Black Girl, Black Girl, what do you see?
I see a bright future ahead of me!
A melodic mantra with a powerful message: Black girls can be surgeons, pilots, presidents . . . anything they want to be! Each page depicts a girl looking into the future, seeing her grown-up self, and admiring the greatness reflected back at her. This book teaches Black girls there are no barriers--if you can dream it, you can be it!
This book is for Black girls so they see themselves as the heroes of the story.
This book is for Black girls so it will become a subconscious mantra-the things you say to kids become what they think. And Black girls can be anything!
Crown Shepherd is an emerging fiction, picture book, and comic book writer. Her writing is a result of her surroundings and upbringing. She has always been deeply rooted in literature and writing, but it wasn't until she found more writers that look like her that her writing soared. Those writers allowed her to dream and create by her own standards, and from a point of view of a Black protagonist. As someone from an under-represented community, Crown knows what it means to have representation feed your creativity. The stories she wants to share are aimed at giving a voice to the voiceless.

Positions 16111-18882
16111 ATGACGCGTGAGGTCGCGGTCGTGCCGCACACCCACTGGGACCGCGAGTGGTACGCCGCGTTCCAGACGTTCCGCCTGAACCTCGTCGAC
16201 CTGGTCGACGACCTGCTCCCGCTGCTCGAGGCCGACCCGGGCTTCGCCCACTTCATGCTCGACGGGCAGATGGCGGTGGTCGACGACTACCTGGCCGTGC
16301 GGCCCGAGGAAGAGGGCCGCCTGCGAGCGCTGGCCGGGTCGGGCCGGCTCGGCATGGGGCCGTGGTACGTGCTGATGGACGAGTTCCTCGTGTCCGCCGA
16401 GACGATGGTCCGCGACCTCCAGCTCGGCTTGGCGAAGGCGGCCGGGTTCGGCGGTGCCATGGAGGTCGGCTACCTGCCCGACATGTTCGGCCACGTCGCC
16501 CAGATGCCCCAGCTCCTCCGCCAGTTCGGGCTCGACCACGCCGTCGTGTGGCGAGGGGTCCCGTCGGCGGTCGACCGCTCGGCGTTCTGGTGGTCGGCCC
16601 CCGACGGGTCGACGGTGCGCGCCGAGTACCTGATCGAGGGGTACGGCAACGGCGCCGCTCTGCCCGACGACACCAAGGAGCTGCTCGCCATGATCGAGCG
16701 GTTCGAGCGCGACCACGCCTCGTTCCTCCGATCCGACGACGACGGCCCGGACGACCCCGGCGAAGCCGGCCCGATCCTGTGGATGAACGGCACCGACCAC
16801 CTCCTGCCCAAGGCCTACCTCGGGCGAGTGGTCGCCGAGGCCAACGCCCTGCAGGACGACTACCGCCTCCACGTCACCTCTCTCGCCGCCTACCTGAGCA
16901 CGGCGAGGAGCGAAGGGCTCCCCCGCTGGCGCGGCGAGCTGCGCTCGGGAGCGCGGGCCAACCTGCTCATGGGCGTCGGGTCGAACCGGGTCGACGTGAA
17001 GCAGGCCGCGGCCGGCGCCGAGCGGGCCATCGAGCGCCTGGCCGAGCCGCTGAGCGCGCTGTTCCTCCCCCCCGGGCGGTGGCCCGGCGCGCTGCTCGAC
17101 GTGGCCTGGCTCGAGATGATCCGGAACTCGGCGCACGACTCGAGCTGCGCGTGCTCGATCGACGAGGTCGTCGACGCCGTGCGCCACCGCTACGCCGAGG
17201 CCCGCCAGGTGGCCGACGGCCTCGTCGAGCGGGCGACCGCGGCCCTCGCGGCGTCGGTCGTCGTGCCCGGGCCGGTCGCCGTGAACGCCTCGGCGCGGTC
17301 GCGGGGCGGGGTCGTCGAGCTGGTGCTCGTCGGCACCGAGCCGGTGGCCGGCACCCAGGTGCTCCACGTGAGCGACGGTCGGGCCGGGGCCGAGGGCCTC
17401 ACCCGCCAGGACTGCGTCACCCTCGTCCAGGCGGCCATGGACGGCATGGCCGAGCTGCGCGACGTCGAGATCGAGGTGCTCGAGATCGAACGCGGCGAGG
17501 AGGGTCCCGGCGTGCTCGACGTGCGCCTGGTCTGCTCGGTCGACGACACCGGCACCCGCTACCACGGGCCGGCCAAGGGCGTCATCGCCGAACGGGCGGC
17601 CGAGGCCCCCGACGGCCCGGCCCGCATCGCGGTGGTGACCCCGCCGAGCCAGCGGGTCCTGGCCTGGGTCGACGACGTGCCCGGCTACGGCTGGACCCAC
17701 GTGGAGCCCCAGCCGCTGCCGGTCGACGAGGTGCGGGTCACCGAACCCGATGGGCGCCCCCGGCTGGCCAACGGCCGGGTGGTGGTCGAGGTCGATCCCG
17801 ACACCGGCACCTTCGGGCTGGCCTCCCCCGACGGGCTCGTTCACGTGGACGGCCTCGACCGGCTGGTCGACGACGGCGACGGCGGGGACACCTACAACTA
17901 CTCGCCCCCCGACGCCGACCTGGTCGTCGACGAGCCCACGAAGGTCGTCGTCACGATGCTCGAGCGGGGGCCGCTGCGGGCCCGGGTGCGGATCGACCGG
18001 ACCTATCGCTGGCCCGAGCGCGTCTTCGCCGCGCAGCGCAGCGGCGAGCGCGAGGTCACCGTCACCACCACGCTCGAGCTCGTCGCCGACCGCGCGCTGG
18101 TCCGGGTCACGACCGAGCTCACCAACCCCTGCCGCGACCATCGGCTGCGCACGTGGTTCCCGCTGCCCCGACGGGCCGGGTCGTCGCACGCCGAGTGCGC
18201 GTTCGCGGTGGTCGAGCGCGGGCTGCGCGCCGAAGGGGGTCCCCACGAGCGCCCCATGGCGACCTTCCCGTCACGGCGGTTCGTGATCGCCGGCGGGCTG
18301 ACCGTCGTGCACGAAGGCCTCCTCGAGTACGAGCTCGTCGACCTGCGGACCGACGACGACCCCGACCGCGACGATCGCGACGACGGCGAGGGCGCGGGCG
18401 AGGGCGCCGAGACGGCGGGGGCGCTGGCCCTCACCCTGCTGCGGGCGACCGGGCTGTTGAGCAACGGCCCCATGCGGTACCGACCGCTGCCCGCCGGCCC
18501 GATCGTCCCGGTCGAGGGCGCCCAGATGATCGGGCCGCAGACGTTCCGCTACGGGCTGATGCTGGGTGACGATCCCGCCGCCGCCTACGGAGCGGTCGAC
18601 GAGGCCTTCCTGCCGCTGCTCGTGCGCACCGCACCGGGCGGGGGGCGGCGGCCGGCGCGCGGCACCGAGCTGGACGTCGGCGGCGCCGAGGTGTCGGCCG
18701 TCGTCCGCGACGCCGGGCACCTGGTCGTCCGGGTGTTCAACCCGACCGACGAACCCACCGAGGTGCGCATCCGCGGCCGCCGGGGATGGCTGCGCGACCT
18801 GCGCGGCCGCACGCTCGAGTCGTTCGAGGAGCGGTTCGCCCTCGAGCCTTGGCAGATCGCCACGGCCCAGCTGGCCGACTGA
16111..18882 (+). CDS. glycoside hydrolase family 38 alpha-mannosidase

Shepherd is the owner of Liberate Your Bookshelf, a mobile bookstore that specializes in diverse books from independent authors. Shepherd is also the author of the What do you see? series (Black Boy, Black Boy & Black Girl, Black Girl) and Crown Comics. Shepherd has dedicated her life to closing the illiteracy rate within the Black community. Shepherd believes if you can read, you can learn, if you can learn, you can grow, and if you can grow, you can be anything!
Jacinda Aytch is an illustrator and graphic designer from Farmville, North Carolina who's doodled and sketched since she could remember. Since her graduation from Barton College with a degree in graphic design, she has spent her days writing and illustrating her own comic series while working with various talented creatives. She finds that the best stories come from the author's understanding that the readers want to be able to see themselves in the characters and that the best characters have their own flaws.